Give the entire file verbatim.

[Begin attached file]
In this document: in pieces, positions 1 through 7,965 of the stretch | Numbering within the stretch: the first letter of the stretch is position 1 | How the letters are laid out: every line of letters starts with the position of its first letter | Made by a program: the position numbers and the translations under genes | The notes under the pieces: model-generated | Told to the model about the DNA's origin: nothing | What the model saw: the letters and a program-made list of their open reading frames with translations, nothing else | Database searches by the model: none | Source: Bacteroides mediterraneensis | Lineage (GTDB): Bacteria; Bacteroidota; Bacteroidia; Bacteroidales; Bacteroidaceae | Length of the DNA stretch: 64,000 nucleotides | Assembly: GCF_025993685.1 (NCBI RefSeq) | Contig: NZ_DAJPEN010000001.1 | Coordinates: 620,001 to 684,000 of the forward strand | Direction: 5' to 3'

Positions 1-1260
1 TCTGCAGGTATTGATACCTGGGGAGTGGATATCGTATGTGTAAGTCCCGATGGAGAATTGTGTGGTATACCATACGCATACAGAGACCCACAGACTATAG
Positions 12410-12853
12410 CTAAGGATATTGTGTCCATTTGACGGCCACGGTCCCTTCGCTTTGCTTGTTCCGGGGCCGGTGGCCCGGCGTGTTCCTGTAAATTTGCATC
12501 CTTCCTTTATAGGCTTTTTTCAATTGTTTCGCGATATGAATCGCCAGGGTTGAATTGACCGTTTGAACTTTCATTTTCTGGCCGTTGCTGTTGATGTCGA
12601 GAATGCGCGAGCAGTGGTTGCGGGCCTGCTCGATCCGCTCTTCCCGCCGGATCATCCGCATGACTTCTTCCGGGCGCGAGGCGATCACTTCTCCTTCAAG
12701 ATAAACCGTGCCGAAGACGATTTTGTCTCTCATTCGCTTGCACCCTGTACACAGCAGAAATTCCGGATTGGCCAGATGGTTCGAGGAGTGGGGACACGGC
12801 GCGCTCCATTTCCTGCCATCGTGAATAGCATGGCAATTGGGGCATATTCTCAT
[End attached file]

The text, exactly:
In this document: in pieces, positions 1 through 7,965 of the stretch | Numbering within the stretch: the first letter of the stretch is position 1 | How the letters are laid out: every line of letters starts with the position of its first letter | Made by a program: the position numbers and the translations under genes | The notes under the pieces: model-generated | Told to the model about the DNA's origin: nothing | What the model saw: the letters and a program-made list of their open reading frames with translations, nothing else | Database searches by the model: none | Source: Bacteroides mediterraneensis | Lineage (GTDB): Bacteria; Bacteroidota; Bacteroidia; Bacteroidales; Bacteroidaceae | Length of the DNA stretch: 64,000 nucleotides | Assembly: GCF_025993685.1 (NCBI RefSeq) | Contig: NZ_DAJPEN010000001.1 | Coordinates: 620,001 to 684,000 of the forward strand | Direction: 5' to 3'

Positions 1-1260
1 TCTGCAGGTATTGATACCTGGGGAGTGGATATCGTATGTGTAAGTCCCGATGGAGAATTGTGTGGTATACCATACGCATACAGAGACCCACAGACTATAG
Positions 12410-12853
12410 CTAAGGATATTGTGTCCATTTGACGGCCACGGTCCCTTCGCTTTGCTTGTTCCGGGGCCGGTGGCCCGGCGTGTTCCTGTAAATTTGCATC
12501 CTTCCTTTATAGGCTTTTTTCAATTGTTTCGCGATATGAATCGCCAGGGTTGAATTGACCGTTTGAACTTTCATTTTCTGGCCGTTGCTGTTGATGTCGA
12601 GAATGCGCGAGCAGTGGTTGCGGGCCTGCTCGATCCGCTCTTCCCGCCGGATCATCCGCATGACTTCTTCCGGGCGCGAGGCGATCACTTCTCCTTCAAG
12701 ATAAACCGTGCCGAAGACGATTTTGTCTCTCATTCGCTTGCACCCTGTACACAGCAGAAATTCCGGATTGGCCAGATGGTTCGAGGAGTGGGGACACGGC
12801 GCGCTCCATTTCCTGCCATCGTGAATAGCATGGCAATTGGGGCATATTCTCAT